As the Japanese community grew, there was a call for bringing the cultural and religious traditions from the old country to Seattle. Chojiro was recruited to start a Buddhist church. In 1901, Chojiro Fujii, then 23, and Jiro Iwamura, 28, were leaders of a group of seven young Japanese men who organized the Bukkyo Seinenkai, the forerunner to what is known today as the Seattle Buddhist Church. The first service took place November 15, 1901 in a rental space at 624 Main Street. A board of directors was formed. Chojiro Fujii was one of the initial board members.

Soon, the small congregation wanted a permanent place of their own to worship. Fujii, Iwamura, and Rev. Gendo Nakai were given the task of raising funds for a new church. Their efforts were successful as temple leaders purchased land at 1020 Main Street, with a ground breaking in 1907, and the formal dedication of the church on November 15, 1908. The membership of the church continued to grow to 500. Eventually, the needs of the church outgrew the space. In 1921, Fujii became Board President for the Seattle Temple of Hompa Hongwanji (which is the official name of the Seattle Buddhist Church), a position he held for 10 years. In 1926, Chojiro Fujii, as Temple President, began negotiations to purchase four vacant parcels of land centered at 1427 Main Street, the present site of the Seattle Betsuin. These negotiations took approximately five years, culminating in a purchase completed in 1931. When the construction of the Yesler Terrace took away the property of the Buddhist Church at Tenth and Main Street, church leaders took solace in the foresight that they had made the purchase of land to build a new temple.

Meanwhile, Chojiro married Kana Inaba and both ran the hotel. The hotel business continued to prosper. After the Jackson Street Regrade (which flattened the steep hilly inclines of the streets near the hotel), Chojiro expanded the hotel by building a third floor. Hisato Fujikoge worked alongside Chojiro and the two men became close friends. Chojiro thought highly of Hisato, so much that he decided his friend would make a good husband for his younger half sister, Shige. Chojiro took Hisato back to Japan to meet his sister. Hisato and Shige eventually married and Shige came to America in 1924. Hisato and Shige had two sons. Minoru, the older, was born in the Fujii Hotel in 1925, and Isayoshi, the younger, was born in 1927.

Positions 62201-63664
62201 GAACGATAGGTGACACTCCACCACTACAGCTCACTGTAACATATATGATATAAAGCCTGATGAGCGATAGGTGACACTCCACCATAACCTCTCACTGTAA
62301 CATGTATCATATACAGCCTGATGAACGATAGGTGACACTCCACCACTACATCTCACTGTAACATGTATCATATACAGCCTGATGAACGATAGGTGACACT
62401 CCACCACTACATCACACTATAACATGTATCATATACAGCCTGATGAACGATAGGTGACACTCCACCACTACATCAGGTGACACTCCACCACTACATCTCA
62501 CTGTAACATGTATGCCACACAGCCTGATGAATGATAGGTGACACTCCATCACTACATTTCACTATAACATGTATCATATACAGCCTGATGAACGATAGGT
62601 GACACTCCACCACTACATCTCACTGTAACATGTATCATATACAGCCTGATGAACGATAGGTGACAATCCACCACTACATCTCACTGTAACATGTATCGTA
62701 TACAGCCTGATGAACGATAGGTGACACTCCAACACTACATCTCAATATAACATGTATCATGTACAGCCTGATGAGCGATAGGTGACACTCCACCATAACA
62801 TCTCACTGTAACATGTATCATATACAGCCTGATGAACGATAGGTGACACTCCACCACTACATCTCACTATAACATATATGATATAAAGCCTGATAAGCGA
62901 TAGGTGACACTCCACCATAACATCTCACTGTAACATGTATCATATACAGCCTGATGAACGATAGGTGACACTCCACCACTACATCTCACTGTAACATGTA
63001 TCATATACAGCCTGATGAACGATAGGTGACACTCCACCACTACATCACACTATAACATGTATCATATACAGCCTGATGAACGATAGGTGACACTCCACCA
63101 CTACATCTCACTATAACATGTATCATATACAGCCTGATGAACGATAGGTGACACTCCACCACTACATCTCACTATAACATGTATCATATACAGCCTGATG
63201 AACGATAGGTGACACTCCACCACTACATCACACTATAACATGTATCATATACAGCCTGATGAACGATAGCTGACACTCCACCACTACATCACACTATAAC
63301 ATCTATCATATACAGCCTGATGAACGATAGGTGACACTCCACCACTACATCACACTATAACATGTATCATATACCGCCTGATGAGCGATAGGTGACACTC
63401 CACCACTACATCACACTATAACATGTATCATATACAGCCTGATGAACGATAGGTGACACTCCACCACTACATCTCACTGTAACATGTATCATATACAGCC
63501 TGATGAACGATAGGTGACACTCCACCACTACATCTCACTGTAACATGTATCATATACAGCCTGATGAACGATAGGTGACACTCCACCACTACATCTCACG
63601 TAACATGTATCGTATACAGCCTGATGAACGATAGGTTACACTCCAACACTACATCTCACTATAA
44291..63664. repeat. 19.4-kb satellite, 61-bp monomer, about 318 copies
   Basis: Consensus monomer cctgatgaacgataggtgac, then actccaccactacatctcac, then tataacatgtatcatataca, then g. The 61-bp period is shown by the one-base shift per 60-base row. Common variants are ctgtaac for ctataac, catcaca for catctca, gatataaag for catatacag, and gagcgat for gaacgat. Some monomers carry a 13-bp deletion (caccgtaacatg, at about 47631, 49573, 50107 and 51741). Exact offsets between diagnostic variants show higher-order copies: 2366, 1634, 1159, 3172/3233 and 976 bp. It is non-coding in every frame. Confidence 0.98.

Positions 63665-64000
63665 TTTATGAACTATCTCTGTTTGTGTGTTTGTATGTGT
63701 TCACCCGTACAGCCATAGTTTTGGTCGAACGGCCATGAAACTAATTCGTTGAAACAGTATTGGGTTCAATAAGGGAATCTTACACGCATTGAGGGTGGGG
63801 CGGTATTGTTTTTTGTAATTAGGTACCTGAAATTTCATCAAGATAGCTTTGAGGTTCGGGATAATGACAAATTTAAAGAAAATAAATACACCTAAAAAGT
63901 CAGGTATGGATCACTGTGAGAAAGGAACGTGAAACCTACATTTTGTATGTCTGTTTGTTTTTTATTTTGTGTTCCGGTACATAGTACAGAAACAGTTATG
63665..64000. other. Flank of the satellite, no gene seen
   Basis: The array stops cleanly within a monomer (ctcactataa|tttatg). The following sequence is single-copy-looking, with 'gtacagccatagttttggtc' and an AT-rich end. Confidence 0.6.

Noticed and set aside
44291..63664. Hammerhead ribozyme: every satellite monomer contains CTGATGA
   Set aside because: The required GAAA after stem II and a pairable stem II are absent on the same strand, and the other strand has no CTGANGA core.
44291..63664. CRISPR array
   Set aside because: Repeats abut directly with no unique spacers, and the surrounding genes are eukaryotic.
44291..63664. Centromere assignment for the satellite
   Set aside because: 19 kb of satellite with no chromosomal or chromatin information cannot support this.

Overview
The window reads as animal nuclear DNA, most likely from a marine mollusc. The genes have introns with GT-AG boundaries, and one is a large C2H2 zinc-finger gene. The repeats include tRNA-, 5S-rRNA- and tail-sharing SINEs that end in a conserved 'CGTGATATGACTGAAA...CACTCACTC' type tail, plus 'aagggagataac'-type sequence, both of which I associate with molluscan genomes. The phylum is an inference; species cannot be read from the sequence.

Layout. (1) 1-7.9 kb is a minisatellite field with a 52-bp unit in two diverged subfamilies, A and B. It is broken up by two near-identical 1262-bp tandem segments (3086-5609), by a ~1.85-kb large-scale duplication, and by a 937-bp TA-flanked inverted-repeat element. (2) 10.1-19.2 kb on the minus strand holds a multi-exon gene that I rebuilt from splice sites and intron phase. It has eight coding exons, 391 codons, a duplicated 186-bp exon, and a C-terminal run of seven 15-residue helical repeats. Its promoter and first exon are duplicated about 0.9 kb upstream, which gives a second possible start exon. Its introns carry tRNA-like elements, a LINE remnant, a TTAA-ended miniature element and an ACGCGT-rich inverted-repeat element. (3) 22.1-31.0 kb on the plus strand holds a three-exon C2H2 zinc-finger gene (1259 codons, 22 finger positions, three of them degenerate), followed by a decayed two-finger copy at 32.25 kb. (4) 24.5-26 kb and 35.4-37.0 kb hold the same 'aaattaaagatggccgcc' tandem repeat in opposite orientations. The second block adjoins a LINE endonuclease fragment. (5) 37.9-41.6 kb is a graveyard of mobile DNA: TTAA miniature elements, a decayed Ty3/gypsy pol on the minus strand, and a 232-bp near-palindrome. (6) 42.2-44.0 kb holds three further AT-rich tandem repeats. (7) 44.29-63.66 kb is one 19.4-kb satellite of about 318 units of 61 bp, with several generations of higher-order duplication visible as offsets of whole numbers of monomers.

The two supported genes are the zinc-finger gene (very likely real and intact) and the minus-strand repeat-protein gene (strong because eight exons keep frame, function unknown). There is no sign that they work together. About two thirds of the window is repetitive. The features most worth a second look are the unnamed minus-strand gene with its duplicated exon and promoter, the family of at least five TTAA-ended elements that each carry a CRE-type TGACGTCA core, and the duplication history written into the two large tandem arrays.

Chojiro developed a fondness for the two sons of his half sister, spending time with them at family outings. Minoru remembered Chojiro as a husky man with a booming voice. “Eat your rice,” Chojiro would say to him, “and your stomach will be as hard as your forehead.” According to Minoru, Chojiro made a strong impression on all who knew him. With his dark bushy mustache and penchant for fancy clothes and fancy cars (he drove a Packard), Chojiro stood out in the crowd. He was an avid fisherman and enjoyed the outdoors, frequenting the local parks such as Lincoln Park with friends and family. He participated in kendo tournaments. Minoru described Chojiro as a “Japanese American Teddy Roosevelt,” someone who got things done by charging full steam ahead.

Chojiro suffered a stroke in 1932 and he and his wife returned to their home in Hiroshima, Japan. Hisato Fujikoge took over the management of the Fujii Hotel. In 1935, Chojiro wanted to see his nephews and requested that Minoru and Isayoshi come to Japan. Minoru and Isayoshi went to Japan where they attended school and were raised by their benefactors. Hisato and Shige stayed in Seattle. With no male heirs to succeed him, Chojiro decided to take an unusual step — an unusual step by American standards, perhaps not as unusual by Japanese standards. He decided to “adopt” Hisato Fujikoge, his younger half-sister’s husband as his heir. The Fujikoge family changed their name to “Fujii.” In 1937, Chojiro Fujii died at the age of 60. As hostilities grew between the governments of Japan and the United States, Minoru and Isayoshi could not leave. Tragically, Isayoshi was a victim of the atomic blast in Hiroshima in 1945.

When the war broke out between Japan and the United States, Hisato Fujii lost his lease of the Fujii Hotel. He was picked up by the FBI and, because he was considered to be a Japanese community leader, sent to an enemy alien camp in the American Southwest. Shige was interned at Camp Minidoka. Management of the hotel changed hands. The new management, determining it was prudent to eliminate any identification of Japanese with the hotel, changed the hotel to the Beck Hotel. After the war, the Beck Hotel gradually deteriorated. At the base of the hotel was Duke’s Place, which was first a jazz club but later a place where go-go girls danced. The Beck Hotel was eventually torn down in 1971.

When the Fujiis returned after the war, they did not resume the management of the hotel. Hisato, however, did resume his career in hotel/apartment management, leasing an apartment building at Thirteenth and Pine. Both Hisato and Shige were very active in the affairs of the Seattle Buddhist Church. Like his benefactor, Chojiro Fujii, Hisato Fujii also served as President of the Board of the Seattle Buddhist Church. Minoru returned in 1947. He too eventually entered into the hotel/apartment management business in which he is still active today.

Today, there is no trace of the Fujii Hotel, except in historical photographs and in the memories of the old timers who were alive before World War II. But Chojiro Fujii’s legacy can still be seen in the form of the Seattle Buddhist Church, which celebrated the 100th Anniversary of its existence in 2001. Every summer, the Buddhist Church is home to the very popular Bon Odori celebration where Japanese and non-Japanese alike participate in traditional Japanese dance.

Some of the background on Kojuro Fujii and Chojiro Fujii were provided by Minoru Fujii and Iko Fujii.